For further thought:

1) How often do I pray like Jesus prayed in the garden?

2) How righteous am I so that my prayers will touch the heart of God?

3) How willing am I to submit to all of God's will? 


Jesus' Prayer

"I do not pray for these alone, but also for those who will believe in Me through their word; "that they all may be one, as You, Father, are in Me, and I in You; that they also may be one in Us, that the world may believe that You sent Me." - Jesus, John 17:20-21 NKJV

Every time I read Jesus' prayer for His disciples and for the rest of the believers, both present and future to Jesus, I get a renewed sense of God's love for me.  Jesus prayed for me.  Jesus prayed for you.  Yes, we know that Jesus is at the right hand of God right now intereceding for us in prayer, but there is nothing like seeing Jesus' actual words in black and white (or red, depending on what type of Bible you have) to show how much He cares.

Christian, can you see where Jesus prayed for you?  He prays for all those who WILL believe through the words of Jesus' disciples.  Jesus prays for a number of things for us in this entire chapter of John 17, among them protection from satan, unbelievers, and for our own purity in this world we live in.  All of these prayers undergird one basic wish: that everyone might know that Jesus was sent by God into this world.

Throughout the pages of God's written word, we find a similar theme.  In all of the plagues miracles and prophetic words, God merely wants His creation to know that He is God.  In Jesus' prayer in the above passage, I can sense His deep desire, birthed out of compassion for us, that we just believe in Him.  Oh that we would and that we would all be able to see the riches God has in store for us!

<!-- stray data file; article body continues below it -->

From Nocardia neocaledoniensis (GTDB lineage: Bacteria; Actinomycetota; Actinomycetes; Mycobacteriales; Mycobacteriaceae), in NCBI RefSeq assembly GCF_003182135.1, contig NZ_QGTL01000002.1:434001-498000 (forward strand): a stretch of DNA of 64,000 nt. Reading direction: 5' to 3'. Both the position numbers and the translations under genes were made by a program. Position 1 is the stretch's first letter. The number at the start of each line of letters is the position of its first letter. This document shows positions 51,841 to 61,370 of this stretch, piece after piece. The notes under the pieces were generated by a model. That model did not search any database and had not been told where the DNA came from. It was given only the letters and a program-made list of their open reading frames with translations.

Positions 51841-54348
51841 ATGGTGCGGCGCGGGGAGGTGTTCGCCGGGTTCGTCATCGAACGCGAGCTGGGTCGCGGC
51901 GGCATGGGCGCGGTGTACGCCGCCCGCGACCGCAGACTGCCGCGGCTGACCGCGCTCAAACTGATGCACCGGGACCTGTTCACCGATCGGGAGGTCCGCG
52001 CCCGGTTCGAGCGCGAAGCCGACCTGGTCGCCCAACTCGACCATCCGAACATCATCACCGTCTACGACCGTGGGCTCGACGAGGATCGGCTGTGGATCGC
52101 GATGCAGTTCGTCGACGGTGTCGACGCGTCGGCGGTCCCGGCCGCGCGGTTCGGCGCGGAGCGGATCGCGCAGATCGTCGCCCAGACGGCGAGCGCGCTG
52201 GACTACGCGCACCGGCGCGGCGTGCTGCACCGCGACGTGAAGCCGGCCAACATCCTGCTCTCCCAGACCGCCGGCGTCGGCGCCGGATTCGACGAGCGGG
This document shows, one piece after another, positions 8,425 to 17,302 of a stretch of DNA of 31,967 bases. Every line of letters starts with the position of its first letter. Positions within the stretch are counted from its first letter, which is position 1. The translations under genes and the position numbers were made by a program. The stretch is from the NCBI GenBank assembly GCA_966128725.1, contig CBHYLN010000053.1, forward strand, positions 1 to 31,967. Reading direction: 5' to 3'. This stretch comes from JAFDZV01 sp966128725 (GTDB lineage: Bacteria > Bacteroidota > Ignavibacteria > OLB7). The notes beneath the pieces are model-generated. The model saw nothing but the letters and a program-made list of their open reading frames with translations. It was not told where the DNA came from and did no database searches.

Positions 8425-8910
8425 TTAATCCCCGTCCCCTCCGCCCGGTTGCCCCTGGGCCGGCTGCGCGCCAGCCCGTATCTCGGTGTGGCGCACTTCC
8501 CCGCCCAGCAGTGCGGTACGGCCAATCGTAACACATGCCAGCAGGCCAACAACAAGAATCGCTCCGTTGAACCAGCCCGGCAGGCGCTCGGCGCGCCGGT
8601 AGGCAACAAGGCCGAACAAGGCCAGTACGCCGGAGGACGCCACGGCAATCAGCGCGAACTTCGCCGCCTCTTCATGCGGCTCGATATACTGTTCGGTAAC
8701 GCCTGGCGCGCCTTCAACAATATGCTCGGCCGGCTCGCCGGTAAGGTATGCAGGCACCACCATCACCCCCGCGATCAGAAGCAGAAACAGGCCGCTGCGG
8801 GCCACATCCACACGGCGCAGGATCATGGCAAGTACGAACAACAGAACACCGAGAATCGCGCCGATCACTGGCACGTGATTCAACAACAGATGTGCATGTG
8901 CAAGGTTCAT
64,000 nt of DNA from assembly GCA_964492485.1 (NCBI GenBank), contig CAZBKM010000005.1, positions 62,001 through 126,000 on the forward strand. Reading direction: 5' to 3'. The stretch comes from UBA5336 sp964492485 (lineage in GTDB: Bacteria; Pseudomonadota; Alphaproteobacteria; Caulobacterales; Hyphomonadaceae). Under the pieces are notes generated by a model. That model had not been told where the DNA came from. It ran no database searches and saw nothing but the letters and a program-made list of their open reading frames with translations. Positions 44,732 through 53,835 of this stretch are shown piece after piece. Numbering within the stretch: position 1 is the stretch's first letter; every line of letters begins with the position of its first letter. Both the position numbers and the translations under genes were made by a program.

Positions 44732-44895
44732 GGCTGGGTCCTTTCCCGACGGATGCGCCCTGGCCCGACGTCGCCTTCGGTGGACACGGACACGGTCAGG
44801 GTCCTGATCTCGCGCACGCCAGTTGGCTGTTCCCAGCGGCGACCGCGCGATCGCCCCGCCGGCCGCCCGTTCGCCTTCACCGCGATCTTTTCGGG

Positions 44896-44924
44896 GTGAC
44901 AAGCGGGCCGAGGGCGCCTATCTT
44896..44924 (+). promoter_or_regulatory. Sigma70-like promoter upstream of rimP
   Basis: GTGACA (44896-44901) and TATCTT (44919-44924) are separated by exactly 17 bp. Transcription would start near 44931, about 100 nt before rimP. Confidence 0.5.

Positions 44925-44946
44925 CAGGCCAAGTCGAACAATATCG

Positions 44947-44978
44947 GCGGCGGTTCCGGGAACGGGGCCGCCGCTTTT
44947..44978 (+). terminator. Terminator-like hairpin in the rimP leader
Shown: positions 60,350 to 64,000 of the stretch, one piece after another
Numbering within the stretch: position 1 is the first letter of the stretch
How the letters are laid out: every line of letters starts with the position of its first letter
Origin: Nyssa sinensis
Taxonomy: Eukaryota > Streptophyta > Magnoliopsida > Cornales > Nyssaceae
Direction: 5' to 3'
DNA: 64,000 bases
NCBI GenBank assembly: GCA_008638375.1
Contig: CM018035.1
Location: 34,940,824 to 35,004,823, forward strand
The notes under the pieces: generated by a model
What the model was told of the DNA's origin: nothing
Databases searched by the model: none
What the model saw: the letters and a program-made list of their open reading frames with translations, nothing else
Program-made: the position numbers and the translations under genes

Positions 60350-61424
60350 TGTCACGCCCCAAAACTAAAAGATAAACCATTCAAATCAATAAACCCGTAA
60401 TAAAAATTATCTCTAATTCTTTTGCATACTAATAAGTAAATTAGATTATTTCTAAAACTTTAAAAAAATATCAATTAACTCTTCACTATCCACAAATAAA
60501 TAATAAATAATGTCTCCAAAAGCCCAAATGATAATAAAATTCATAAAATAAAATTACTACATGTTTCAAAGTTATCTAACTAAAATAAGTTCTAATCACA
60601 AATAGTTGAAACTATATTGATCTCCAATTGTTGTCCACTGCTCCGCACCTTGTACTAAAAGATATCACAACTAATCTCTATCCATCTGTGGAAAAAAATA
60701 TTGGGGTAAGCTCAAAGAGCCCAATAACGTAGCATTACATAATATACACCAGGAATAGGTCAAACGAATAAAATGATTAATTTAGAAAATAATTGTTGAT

God has so much in store for us in this life and in the life to come, but we can't know it nor can we have access to these riches of good character, blessings from service and rewards in eternal life, if don't take the time to be with God and get to know Him through His word.  How can we know Him without studying what He says if His ways and thoughts are not our thoughts.  There is no other option.  How will you get to know God better today so that you can make Him known to others? 

Dear Heavenly Father, I am awestruck by your love for me and amazed that no matter how many times I have read Jesus' prayer for me, I never cease to be deeply touched by it.  Show me more of yourself each time that I open my bible so that I can share You with others from the overflow of You in my life.  Put me in touch today with people who need a fresh dose of Your love in their life and allow me to share a Word with them from You.  Amen.

Healing Prayer

If my people, which are called by my name, shall humble themselves, and pray, and seek my face, and turn from their wicked ways; then will I hear from heaven, and will forgive their sin, and will heal their land.  (2 Chronicles 7:14)

In my opinion, this is one of the most power-packed verses in all the bible regarding prayer.   How much more could we ask for from God but for Him to forgive us, hear us and heal us?  These are God's direct words to Solomon in response to Solomon's prayer for Israel at the dedication of the temple.  It was as if Solomon knew ahead of time that his people - and even he - would turn away from God at some point.  I suppose that is always a given for all of us, huh?

Let's break down the verse a bit, just for fun (okay, my fun) and application to our own lives. 

If my people which are called by my name ...  -  Just as the Israelites were God's chosen ones, we are also God's chosen people.   (John 15:16)  God wants us to be prosperous so we can give glory to His kingdom.

shall humble themselves, and pray ... I haven't been here in awhile on this blog.  The "H" word - humility.  It takes humility to come to our knees before God in prayer and admit we can't do it all or can't do anything, doesn't it?  (1 Peter 5:5-6)